How to celebrate New Year at home is a question we're seeing crop up more and more as staying in becomes the new going out. A night out on New Year's Eve can be hugely expensive, plus there's the added cost of taxis and babysitters, so it's understandable why many of us stay home and often take turns to host friends and family. If this year you're playing host then now's the time to start preparing.
When it comes to creating the perfect space for entertaining there are lots to think about, from the fundamentals like the floor plan and furniture of your kitchen, dining space, and living areas, through to New Year decor ideas and last-minute New Year party decorations, and tasks like prepping drinks and nibbles.
Whether you're looking to have a relaxed family gathering or a big house party, planning New Year can be stressful on top of all the Christmas organizing, so to help we've rounded up some ideas and key things to think about for how to celebrate New Year at home along with some advice from the experts.
How to celebrate New Year at home
There are no rules when it comes to celebrating New Year at home, it can be as relaxed or as formal as you wish, from hosting a sit-down meal or a lavish New Year's Eve party to a casual cocktail party. Perhaps you simply want to curl up in front of a good film with friends and family? Whatever you choose to do, the key is to plan ahead as much as possible to make sure that you have time to spend with your guests and loved ones.
'The most important thing whenever hosting at home is that you enjoy yourself and are not spending the majority of your time slaving over a hot stove, rushing round like a headless chicken to get everything on the table at the same time,' advises Sarah Davies-Bennion, senior designer at Kate Guinness.
'If you’re not a cook, order food in and simply collate it or if you can stretch to it, research private chefs local to your area who’ll take full responsibility for all catering-related tasks. If you do love cooking, do as much as possible in advance including having white wine chilled, red wine and cheese open, and nibbles (if you’re offering them) all laid out prior to your guests’ arrival.'
'If you can, set up a home bar area with all the necessities for various different drinks so guests can help themselves rather than you having to constantly keep an eye on everyone’s drink levels.'
1. Add a home bar
If you have space, having a dedicated room for a home bar or incorporating one into a pantry or butler's pantry is the ultimate for those that love to entertain. When it comes to decorating home bars don't be afraid to be bold – they make fabulous places for being experimental with color and print.
Above the team at Salvesen Graham has created a fun and memorable space with walls papered in Fromental's kaleidoscopic Fiamma print teamed with a contrasting blue bar cart. Shelves offer plenty of space for spirits and mixers while a curtain conceals extra supplies and a drinks fridge.
2. Integrate a bar area into your kitchen
If the kitchen is where you like to entertain then consider having a small home bar built into the kitchen layout.
'Kitchen spaces are fine if you don’t have a separate room, in actual fact, it’s probably a better idea to keep them in the kitchen rather than the pantry as there will be more room for guests to gather and it’s good to place near to your dining area / entertaining area,' says Rebecca Nokes, head of design & brand creative at John Lewis of Hungerford. 'You can also put them in a living room if you have room in a niche or alcove which can also work really well.'
'Concertina doors are really popular so you can hide all your bar contents and solid doors have a more bar feel to them as opposed to glazed doors. A really nice idea is to back the bar with an antique mirror which reflects the glassware and gives a very glamorous, luxurious feel.’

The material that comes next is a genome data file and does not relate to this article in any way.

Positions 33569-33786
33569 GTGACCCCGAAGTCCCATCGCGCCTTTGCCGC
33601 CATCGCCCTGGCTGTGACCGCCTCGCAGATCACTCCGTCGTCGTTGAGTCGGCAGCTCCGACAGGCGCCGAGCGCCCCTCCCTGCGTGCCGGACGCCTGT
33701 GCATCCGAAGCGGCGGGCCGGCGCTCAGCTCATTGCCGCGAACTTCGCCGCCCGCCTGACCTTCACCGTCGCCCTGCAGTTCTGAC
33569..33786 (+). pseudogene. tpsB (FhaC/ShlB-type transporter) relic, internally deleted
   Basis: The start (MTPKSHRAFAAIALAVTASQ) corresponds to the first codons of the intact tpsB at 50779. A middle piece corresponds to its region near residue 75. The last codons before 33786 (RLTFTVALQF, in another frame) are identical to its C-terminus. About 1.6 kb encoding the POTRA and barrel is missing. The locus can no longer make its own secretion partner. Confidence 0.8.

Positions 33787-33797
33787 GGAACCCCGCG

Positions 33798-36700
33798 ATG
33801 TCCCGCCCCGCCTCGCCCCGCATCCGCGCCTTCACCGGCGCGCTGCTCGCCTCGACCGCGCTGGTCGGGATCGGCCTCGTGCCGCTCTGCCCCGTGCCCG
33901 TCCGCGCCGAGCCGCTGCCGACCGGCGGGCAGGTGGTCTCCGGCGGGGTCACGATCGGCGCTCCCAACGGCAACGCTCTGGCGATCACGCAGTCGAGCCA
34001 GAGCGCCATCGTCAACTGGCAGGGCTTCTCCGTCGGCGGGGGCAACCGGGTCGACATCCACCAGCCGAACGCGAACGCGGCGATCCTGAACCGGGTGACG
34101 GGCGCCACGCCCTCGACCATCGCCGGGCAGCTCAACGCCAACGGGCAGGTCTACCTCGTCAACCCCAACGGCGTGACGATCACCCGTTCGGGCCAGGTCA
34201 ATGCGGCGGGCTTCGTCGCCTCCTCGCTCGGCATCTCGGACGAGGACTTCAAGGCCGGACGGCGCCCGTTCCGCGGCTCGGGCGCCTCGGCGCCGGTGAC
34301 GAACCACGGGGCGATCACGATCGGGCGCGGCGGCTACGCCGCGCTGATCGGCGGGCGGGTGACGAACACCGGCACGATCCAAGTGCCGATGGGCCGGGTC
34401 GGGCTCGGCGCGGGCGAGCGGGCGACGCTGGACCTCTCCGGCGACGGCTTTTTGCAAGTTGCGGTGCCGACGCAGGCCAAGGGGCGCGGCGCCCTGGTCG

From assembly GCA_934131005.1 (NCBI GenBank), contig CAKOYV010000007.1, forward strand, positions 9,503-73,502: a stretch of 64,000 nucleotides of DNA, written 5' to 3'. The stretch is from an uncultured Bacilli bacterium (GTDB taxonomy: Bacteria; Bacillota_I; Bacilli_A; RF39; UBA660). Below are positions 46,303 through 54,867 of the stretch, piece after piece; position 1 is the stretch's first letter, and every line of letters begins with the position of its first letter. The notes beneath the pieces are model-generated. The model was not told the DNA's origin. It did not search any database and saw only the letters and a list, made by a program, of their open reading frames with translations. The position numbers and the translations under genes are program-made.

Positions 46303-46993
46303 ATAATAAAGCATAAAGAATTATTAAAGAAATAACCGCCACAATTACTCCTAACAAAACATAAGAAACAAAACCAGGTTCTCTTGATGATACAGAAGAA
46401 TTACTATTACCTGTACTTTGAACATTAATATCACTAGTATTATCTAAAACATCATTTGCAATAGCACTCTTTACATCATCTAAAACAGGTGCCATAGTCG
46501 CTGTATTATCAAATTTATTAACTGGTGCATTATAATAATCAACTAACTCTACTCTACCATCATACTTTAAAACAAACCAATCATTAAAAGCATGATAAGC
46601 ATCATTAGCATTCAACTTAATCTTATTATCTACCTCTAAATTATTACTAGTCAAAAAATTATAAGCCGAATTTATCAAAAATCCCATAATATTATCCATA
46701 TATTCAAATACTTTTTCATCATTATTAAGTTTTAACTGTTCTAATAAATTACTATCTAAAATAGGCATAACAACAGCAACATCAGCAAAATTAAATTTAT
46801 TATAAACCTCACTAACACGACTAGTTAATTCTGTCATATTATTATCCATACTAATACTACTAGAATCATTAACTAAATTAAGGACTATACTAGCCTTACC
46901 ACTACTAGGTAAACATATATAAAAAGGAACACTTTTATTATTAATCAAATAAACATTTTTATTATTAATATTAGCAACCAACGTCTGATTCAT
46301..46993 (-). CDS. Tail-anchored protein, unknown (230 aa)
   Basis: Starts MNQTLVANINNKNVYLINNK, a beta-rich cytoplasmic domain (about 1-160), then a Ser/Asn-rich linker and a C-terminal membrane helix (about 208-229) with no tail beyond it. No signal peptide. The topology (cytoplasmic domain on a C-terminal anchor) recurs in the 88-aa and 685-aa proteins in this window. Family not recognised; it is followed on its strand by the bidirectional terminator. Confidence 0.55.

3. Host a cocktail party
If you're wondering how to host a cocktail party for New Year then a drinks station or home bar is a must, alternatively invest in a bar cart stocked with all your cocktail-making essentials.
Ideally, you'll need a cocktail shaker and barware set, ideally including a jigger, muddler, bar spoon, strainer, and tongs for ice as well as an ice bucket. In terms of glassware invest in a set of martini cocktail glasses, low-ball glasses – also known as rock glasses or old-fashioned glasses – and high-ball glasses for long drinks. Flutes or champagne saucers are a must for champagne or prosecco cocktails and it's also a good idea to have regular water glasses and tumblers set out for non-alcoholic drinks.
Simple and elegant, this Lennox drinks trolley from Oka would complement both modern and traditional schemes plus is set on casters so can easily be moved from the dining room to the living room after an evening meal.
4. Create a kitchen for entertaining
There's a lot to consider when designing a kitchen for entertaining from appliances to the layout. Having a kitchen island is a wonderful way to separate cooking space from guests while still allowing the chef to socialize, plus it can be a great place for serving buffet food, too.
'Designing a kitchen island with seating or the ability to stand around it, is a really good way to create a space to entertain and socialize,' says Rebecca Nokes. 'Comfortable bar stools are essential - look for ones with backs and a rail to rest your feet so people actually want to sit on them. Adding in a wine cooler or drinks fridge is also a good idea so all your chilled drinks are readily available to serve your guests with.'
5. Design an open-plan living space
If you're planning a home remodel and you love to entertain then you can't go wrong with an open-plan kitchen diner layout. 'There’s no better way to throw a soiree, be it small or large, than with an open plan kitchen and living space,' says William Durrant, owner of Herringbone Kitchens.
'Maintaining presence while finishing up food or making drinks is essential for an ultimate entertainment space, just make sure your island or peninsula is always facing out so you are always in the mix of it all.'
6. Create a buffet station
Take the pressure off the chef at New Year's and opt for a casual buffet-style meal or simple drinks and nibbles – this is often the easiest approach if you're wondering how to host a cocktail party. Throw a tablecloth over a console to create a serving station and style it with candles, fresh foliage, and pine cone decorations for a rustic seasonal theme.